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Dr. Charles Thomas Walker was born into slavery in 1858.  His father died the day before he was born, and his mother died in 1866, just one year after the 13th Amendment was ratified. Despite the challenges of his childhood, C.T. Walker was determined to rise above his circumstances and use religion and education to etch out a legacy for many generations. At 15, Mr. Walker was baptized and shortly after, enrolled in the Augusta Theological Institute, housed in the basement of Springfield Baptist Church—one of the oldest Baptist Churches in the United States. After many financial hardships, Dr. Walker, at age 18, was licensed to preach. It was just a few years later that Reverend Walker became the minister of modern day Tabernacle Baptist Church which is located on his namesake, Laney-Walker Blvd. During this time, C.T. Walker also began traveling around the world.

Reverend Walker’s powerful pulpit messages were heard by black and white believers from all over the country; William Taft and John D. Rockefeller were amongst congregations that would travel to Augusta to hear his words of unity and inclusion.  In 1900, Dr. Walker moved to New York City and pastored Mt. Olivet Baptist Church; under his leadership, it became the largest black church in the U.S. 

RCSS honors Reverend C.T. Walker for his efforts toward unity and equality. C.T. Walker Traditional Magnet School stands as a reminder of his dedication to ideals that are etched into the minds of thousands.

Coding for the Grinch with Diamond Lakes Elementary

Fourth grade students at Diamond Lakes Elementary School put their coding skill sets to work to complete an interactive coding assignment and received a sweet prize. After the winter break, students will go on to learn about robotics and gaming.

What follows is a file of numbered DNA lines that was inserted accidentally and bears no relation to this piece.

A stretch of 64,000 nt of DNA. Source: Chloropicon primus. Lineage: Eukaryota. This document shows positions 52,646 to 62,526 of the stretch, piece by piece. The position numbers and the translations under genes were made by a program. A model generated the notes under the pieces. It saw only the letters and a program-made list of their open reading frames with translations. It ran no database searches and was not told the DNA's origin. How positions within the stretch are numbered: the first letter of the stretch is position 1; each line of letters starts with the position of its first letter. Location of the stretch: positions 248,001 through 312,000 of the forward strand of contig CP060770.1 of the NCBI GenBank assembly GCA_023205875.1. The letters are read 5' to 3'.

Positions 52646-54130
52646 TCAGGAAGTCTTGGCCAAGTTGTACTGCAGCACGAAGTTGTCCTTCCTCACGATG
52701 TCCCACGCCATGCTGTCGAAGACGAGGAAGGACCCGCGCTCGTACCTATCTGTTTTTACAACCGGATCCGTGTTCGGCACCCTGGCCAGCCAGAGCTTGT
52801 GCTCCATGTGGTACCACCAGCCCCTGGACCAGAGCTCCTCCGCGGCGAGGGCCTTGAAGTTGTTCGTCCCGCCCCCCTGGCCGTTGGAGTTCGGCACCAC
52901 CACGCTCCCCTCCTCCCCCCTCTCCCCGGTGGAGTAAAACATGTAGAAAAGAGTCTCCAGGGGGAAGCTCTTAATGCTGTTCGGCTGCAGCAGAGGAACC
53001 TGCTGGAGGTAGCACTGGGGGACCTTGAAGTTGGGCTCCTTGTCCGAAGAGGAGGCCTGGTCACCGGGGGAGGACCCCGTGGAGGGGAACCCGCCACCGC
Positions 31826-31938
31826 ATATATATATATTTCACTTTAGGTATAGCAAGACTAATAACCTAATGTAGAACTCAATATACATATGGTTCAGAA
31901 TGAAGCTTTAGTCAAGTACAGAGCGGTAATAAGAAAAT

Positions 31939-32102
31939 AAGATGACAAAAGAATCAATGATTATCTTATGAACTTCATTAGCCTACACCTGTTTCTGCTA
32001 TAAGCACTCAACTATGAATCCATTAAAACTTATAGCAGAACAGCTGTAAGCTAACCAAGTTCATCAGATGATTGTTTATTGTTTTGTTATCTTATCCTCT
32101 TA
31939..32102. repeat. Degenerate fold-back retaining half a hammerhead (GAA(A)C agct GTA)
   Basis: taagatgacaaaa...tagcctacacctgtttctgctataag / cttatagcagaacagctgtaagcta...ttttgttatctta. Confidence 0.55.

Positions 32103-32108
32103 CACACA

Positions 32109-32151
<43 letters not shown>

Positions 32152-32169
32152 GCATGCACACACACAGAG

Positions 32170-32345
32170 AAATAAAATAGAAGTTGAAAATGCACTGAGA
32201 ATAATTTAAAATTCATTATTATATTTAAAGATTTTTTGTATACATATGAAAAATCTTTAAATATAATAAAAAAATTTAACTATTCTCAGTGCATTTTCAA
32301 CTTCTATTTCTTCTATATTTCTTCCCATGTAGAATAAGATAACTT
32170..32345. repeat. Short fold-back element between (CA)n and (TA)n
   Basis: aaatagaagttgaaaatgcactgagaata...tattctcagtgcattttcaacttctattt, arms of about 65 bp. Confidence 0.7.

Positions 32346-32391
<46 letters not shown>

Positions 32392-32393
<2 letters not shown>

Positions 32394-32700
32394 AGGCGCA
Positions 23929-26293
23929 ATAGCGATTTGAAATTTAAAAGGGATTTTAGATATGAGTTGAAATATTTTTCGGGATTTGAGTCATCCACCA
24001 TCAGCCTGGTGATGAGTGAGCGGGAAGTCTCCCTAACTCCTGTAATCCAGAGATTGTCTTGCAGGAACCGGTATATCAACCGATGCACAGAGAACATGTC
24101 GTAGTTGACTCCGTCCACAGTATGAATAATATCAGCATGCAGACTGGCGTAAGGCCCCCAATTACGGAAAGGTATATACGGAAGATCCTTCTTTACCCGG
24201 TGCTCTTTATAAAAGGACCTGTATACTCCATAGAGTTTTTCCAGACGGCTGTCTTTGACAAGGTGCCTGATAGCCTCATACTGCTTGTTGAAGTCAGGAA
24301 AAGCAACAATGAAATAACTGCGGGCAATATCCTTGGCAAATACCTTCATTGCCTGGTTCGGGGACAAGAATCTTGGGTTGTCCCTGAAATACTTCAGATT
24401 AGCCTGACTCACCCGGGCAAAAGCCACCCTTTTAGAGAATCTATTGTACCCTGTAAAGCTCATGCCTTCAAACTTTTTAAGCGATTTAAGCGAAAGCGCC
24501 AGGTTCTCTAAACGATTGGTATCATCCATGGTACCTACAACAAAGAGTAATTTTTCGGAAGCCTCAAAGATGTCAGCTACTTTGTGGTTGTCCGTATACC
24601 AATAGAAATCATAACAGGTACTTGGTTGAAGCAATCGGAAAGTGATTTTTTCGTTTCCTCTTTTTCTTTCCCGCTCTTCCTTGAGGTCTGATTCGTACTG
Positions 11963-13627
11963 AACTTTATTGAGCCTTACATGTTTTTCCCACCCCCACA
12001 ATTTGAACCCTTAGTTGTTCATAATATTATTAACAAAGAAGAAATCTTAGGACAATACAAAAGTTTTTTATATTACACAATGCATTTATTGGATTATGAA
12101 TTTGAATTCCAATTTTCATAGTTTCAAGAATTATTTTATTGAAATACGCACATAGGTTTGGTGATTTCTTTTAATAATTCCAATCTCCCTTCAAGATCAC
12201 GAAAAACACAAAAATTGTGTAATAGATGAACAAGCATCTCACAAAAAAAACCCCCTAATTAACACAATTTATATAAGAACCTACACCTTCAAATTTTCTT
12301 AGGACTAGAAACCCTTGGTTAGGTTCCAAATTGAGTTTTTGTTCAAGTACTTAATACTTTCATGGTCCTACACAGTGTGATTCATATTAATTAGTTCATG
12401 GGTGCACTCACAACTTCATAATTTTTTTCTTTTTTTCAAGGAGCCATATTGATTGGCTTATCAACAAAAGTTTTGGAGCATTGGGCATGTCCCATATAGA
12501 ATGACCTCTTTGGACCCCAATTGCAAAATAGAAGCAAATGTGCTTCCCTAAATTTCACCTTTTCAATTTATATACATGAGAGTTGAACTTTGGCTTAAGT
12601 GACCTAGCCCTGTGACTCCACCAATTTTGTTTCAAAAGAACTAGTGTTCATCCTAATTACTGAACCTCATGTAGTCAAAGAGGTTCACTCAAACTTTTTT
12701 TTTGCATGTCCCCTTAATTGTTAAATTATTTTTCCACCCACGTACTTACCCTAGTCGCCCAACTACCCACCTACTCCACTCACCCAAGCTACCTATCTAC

“My students mean the world to me and if Coding with the Grinch, green popcorn, and green juice gets them excited about learning, well I think room 302 has learned to change the Grinch's Heart and our students mindsets as well!”

-Mrs. Mills, Technology Instructor

Freedom Park K-8 School and C.T. Walker Magnet School Chess Competition

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Freedom Park School and C.T. Walker Magnet School participated in an intense and exciting Chess Competition this week. The competition was held at Freedom Park School which is located on Fort Gordon. This is the second year the schools competed and organizers hope to continue the tradition and include more schools next year. While both schools presented first-rate teams, the title goes to the Walker Wildcats! Keep playing and having fun!

 

State Superintendent Richard Woods Visits Butler High School

State School Superintendent, Richard Woods, visited Butler High School Wednesday, October 24th to visit with students and hear about their positive experiences with the AVID program (Advancement Via Individual Determination).

The highlight of the tour was Mr. Woods interviewing a panel of students to hear about the benefits of AVID; when Einnaja Brown was asked by Mr. Woods how the program has helped her, she quickly responded, “AVID has taught me self-discipline and inspired me to be something in life!” Corrie Winston, another participant and student athlete, responded, “AVID has taught me to work as part of a team.” Mr. Woods was inspired by the student panel and pleased to see how the AVID program “started small, and now the students are ambassadors and have the discipline, motivation, and commitment to change lives.” School board members, Dr. Pringle and district leadership were also present for the visit which highlighted the positive programs Butler’s cluster schools have implemented to improve school culture and performance.

AVID has taught me self-discipline and inspired me to be something in life!
— Einnaja Brown, Butler High School Student